Creeds: An Imperative

Creeds: An Imperative September 11, 2017

Some pastors, preachers, professors, and parishioners will announce they have “no creed but the Bible.” Last year’s very substantive discussion/debate about the sub-orthodoxy of eternal subordinationists, like Wayne Grudem, Bruce Ware, Owen Strachan and others, occurred only because those scholars did not have sufficient respect for and knowledge of the Niceno-Constantinopolitan Creed. When confronted by knowledgeable and in many ways like-minded theologians, mostly centered at Westminster Theological Seminary, those theologians balked and fought back and then in some ways shifted their views and some in this crowd pretended they believed in eternal generation all along, while others are still trotting along in their eternal subordinationism because they are safe in their circle of like-minded non-creedally informed Christian power brokers.

One of America’s Reformed church historians, Carl Trueman, has a book challenging both the accuracy of this statement (we all have creeds and confessions he observes) and the wisdom of it — not to mention its seemingly inconsistency with the Bible itself, which both has creedal lines and teaches the importance of teaching the essence of the faith. Trueman’s book is called The Creedal Imperative.

I urge those who are non-creedal to read it and discuss it.

There is, I would contend, a difference between having a “creed” or a “confession” or a “statement of faith” and having a theology. We all have a theology; some Christians though do not want any authoritative statement to which we have to subscribe or submit. That’s a creed vs. a theology. Still, Carl Trueman has this right: creeds are the way of the church, they are good, and they are needed.

What do you think of creeds? Do you think all churches should confess the creeds? Affirm them in their “doctrinal statement”? (I do.) Confess them publicly? (I do.)

Ours is a day when many are suspicious of creeds and confessions, though I am personally shocked at how so many can say they don’t believe in a creed but have never read The Apostles’ Creed or the Niceno-Constantinopolitan Creed. Some are against the past because of scientific developments, technology, consumerism, and even the lack of belief in a common “human nature” — which gives antiquity an immediate connection to us today.  And some are worried about words or think mystical experience transcends words or that pragmatics are more important. Trueman observes as well that some don’t like the exclusionary power of creeds.  I’d add one more: some, out of respect for the Bible as God’s true Word, don’t want anything else taking on authoritative status. (A friend wrote me the other day and made the following connection: I don’t trust politicians; politicians made the creeds; therefore I don’t trust the creeds.)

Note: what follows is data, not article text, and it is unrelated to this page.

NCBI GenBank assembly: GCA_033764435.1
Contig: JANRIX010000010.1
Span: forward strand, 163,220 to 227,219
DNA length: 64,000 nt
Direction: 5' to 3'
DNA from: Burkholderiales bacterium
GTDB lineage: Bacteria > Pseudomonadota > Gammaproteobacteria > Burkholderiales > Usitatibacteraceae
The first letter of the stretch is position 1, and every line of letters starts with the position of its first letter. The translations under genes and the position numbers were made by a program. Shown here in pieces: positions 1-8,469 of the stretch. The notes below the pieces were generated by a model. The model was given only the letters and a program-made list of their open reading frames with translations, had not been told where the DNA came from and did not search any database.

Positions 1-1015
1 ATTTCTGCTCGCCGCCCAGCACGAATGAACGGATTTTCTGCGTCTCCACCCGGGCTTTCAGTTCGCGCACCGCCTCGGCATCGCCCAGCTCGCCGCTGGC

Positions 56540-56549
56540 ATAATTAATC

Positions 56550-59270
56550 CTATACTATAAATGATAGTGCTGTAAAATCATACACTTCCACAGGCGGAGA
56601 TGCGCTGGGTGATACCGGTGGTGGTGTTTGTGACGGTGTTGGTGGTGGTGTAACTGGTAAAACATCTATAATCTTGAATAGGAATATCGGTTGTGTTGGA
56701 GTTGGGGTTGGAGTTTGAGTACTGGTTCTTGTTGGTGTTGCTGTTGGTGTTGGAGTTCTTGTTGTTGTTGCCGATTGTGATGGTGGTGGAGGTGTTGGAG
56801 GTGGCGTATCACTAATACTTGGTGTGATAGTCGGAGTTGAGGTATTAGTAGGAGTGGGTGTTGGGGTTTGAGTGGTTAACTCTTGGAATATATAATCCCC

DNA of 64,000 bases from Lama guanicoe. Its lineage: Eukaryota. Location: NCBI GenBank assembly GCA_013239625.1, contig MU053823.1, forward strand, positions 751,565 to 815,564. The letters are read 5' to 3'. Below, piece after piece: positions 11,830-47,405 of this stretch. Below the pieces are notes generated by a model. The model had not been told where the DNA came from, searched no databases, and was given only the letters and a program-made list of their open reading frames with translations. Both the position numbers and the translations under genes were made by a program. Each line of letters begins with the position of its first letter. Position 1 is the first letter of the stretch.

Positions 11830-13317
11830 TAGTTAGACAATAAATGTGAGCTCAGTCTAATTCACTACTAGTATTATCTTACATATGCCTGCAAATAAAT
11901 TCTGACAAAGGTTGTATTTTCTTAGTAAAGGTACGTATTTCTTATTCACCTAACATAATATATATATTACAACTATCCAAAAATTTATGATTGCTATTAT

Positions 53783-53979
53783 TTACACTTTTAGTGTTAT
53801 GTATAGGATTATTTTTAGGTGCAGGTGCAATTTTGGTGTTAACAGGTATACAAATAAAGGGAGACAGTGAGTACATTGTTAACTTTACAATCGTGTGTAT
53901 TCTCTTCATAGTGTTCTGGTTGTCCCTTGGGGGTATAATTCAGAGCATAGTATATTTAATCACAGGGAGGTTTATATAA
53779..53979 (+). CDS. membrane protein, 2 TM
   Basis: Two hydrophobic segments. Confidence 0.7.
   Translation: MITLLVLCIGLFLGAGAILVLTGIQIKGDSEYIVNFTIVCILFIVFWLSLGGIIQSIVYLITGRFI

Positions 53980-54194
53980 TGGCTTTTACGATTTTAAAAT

Creeds are rooted in (1) that God communicates in words and in the Living Word and the Written Word; (2) that humans, made in God’s image on a universal scale, are capable of comprehending words; (3) that words are how we communicate and know the truth. Furthermore, the church is inevitably an institution in which words about the Word (Living and Written) matter. Then (4) there is the presence of creed like statements in the New Testament itself (not to mention the Shema as a form of creed).

With the skill of his field, Trueman then sketches the early church and the rise of the major creeds — from the rule of faith to the Nicene Creed and beyond — and then sketches the Reformation Confessions. (He’s a staunch Presbyterian but has a nice sketch, too, of the 39 Articles.)

The best part of this book, other than Trueman’s occasional zingers at church goofinesses and cultural nonsense, is his chapter on the usefulness of creeds. I found this chapter to be theologically helpful but also pastorally aware (he pastors). Here are his uses of creeds:

1. All churches have creeds and confessions (I’d say they all have “theologies” but not all have “creeds” in a specialized sense). Failure to acknowledge this can be disingenuous. (I agree with that.)

2. Confessions delimit the power of the church. (I don’t like the word “delimit” but I agree with his point.) They mean the church has to answer to something above it! That’s a good thing. Too many think they are the first to find something.
3. They offer succinct and thorough summaries of the central elements of the faith. Good creeds do this, but here the Confessions are even more thorough.
4. Creeds and confessions allow for appropriate discrimination between members and office-bearers: that is, not everyone has to be the expert; but leaders ought to be theologically informed. I could tell stories…. yuck.
5. Creeds and confessions reflect the ministerial authority of the church … and, yes, this cuts against the grain of our anti-authoritarian culture, but it’s hard to have leaders who don’t lead, or pastors who aren’t to some degree theologically sound and capable of leading, and elders who don’t know their stuff. (It’s not so hard perhaps as it is profoundly unwise.)
6. Creeds and confessions represent the maximal doctrinal competence the local church aspires to for its members.
7. I like this one: creeds and confessions relativize our modern importance and remind us we are part of a long history and Story!
8. Creeds and confessions help define one church in relation to another — this is about information not schism.
9. Creeds and confessions are necessary for maintaining corporate unity.

I believe in the creedal imperative, and this book can help more and more of us to find a common conversation around our common creeds and confessions.

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